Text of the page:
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The Auditor-General’s Report

By Obi Nwakanma

Last week, my colleague, Dr. Dele Sobowale put to admirable light, the implications of the Auditor-General’s report in his “Frankly Speaking” Column, titled, “Authority Stealing.” It was a riff on the song of that irrepressible spirit and icon of the Nigerian counter-culture scene of the 20th century, Fela Anikulapo-Kuti, who sang his voice hoax about corruption in public places. Fela’s music reminds us today, and very consistently that “kwaruption” did not begin with Goodluck Jonathan or the PDP as have been serially and falsely alleged by this APC government, but that the very fabric of corruption lies at the heart of a culture of elite impunity which has yet to be addressed. Among those Fela named yesteryears, are the men who still hold enormous power in Nigeria today, and we celebrate them too with blind ardor.

Nigeria’s masses, like the plebeians of Rome have very little memory. They sway whichever waythe winds blow. It seems so. But what about the intellectuals? There is very little substantial intellectual life going on in Nigeria. Nigerian newspapers have provided the modicum of space for the serious discourse of nation. There is of course the increasing on-line silos, where we now conduct our public life with virtual ardor. But a look at the quality of responses by the familiar trolls who comment and follow newspaper articles and columns indicate a shallowness so dreary that one is sometimes driven to tears by the current quality of the public consciousness as reflected in the quality of its reading public.

There is a mad fever of insults indicative of a terrible level of mental health, and very little worthwhile debate. People trade insults and veer off the issues, and color them according to their ethnic or partisan predilections. It often feels as though one is casting rubies to sows. Among these trolls that haunt the on-line platforms of Nigerian newspapers like Leprechauns, I have been told, are recurrent types who earn their daily keep working for a shadowy program of disinformation under a full directorate handling on-line propaganda under the budget of the presidency. The universities have no public voices of note. Many current Nigerian professors are mediocre intellectuals who have very little impact on the trajectory of the national discussion or debate.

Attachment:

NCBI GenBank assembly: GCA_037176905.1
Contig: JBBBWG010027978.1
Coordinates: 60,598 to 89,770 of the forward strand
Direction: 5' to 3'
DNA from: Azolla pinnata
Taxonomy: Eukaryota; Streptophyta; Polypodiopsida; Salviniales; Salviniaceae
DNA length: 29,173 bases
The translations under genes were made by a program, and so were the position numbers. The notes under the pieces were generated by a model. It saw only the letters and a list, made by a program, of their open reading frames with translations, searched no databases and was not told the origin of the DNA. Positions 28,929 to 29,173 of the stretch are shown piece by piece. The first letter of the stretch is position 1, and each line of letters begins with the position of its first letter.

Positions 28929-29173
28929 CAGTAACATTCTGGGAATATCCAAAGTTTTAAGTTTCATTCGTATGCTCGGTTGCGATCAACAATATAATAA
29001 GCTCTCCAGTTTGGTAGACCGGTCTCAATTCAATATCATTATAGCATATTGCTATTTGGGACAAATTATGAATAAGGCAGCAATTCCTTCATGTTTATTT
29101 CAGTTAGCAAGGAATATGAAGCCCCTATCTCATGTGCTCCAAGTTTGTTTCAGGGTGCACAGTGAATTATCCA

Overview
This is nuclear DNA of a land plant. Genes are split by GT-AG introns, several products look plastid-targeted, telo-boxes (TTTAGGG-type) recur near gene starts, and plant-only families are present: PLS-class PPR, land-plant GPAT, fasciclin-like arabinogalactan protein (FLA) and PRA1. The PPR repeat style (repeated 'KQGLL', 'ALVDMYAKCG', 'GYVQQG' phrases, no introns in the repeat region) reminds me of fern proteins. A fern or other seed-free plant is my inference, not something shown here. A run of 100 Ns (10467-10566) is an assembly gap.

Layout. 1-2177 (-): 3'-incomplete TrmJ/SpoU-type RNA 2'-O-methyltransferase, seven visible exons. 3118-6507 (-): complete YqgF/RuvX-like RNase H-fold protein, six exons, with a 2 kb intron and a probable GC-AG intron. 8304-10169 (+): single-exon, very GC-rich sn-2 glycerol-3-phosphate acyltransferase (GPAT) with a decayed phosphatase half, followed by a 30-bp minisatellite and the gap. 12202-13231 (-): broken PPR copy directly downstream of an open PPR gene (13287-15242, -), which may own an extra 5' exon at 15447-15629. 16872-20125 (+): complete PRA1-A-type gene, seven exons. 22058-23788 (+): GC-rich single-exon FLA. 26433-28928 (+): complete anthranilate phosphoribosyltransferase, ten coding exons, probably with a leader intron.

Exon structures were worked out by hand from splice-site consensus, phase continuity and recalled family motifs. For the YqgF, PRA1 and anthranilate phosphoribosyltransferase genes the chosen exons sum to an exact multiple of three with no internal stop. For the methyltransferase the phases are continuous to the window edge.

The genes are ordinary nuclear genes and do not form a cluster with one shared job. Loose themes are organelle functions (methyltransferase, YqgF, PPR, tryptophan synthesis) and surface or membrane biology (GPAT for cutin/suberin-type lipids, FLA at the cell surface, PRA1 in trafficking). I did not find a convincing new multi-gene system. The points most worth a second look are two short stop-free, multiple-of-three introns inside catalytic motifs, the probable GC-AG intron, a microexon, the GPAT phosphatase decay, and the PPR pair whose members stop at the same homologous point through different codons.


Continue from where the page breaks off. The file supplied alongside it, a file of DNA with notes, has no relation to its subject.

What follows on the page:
Damaged by the culture of mediocrity that has eliminated serious contemplation and the kind of production that institutionalizes national memory, Nigeria’s national universities are no longer such places where serious discussions emanate or take place. University types in Nigeria today walk around like ghosts in the crumbling edifice of a nation held down by the very worst produced by its school system: public servants with forged certificates. Political leaders without the knowledge of systems. Elected officials who appeal to the “international community and the United Nations” about a national political crisis, with scant regard for the electorate that elected them in the first place, to whom they should make their fundamental appeal. These are curious characters on the National gallery for the scandalous. The most curious of this fellows are Obasanjo and Buhari, who have constantly made loud, moral, and high-pitched claims about their public service to Nigeria, and who have often claimed moral high grounds. Buhari has been properly scented, and given the mantle of “integrity.”

Some sceptics have said to us, “look at Buhari’s past.”  Every milestone is marked by controversy, from the N2.8 billion scandal for which he was investigated by the Nigerian senate in 1980, led by the late Dr. Olusola Saraki, father of the current senate president, to the tyranny of his rule in 1984 with the skewered justice he measured out, and to his performance at the Petroleum Trust Fund, and so on. Even more recent events have raised our eyebrows. Now, this essay is not intended to delve into the biographies of these individuals. In time, clear-eyed biographers will put them appropriately in their places, long after they have gone. But for now, let us return to Dele Sobowale’s piquant look at the scandal that is this administration.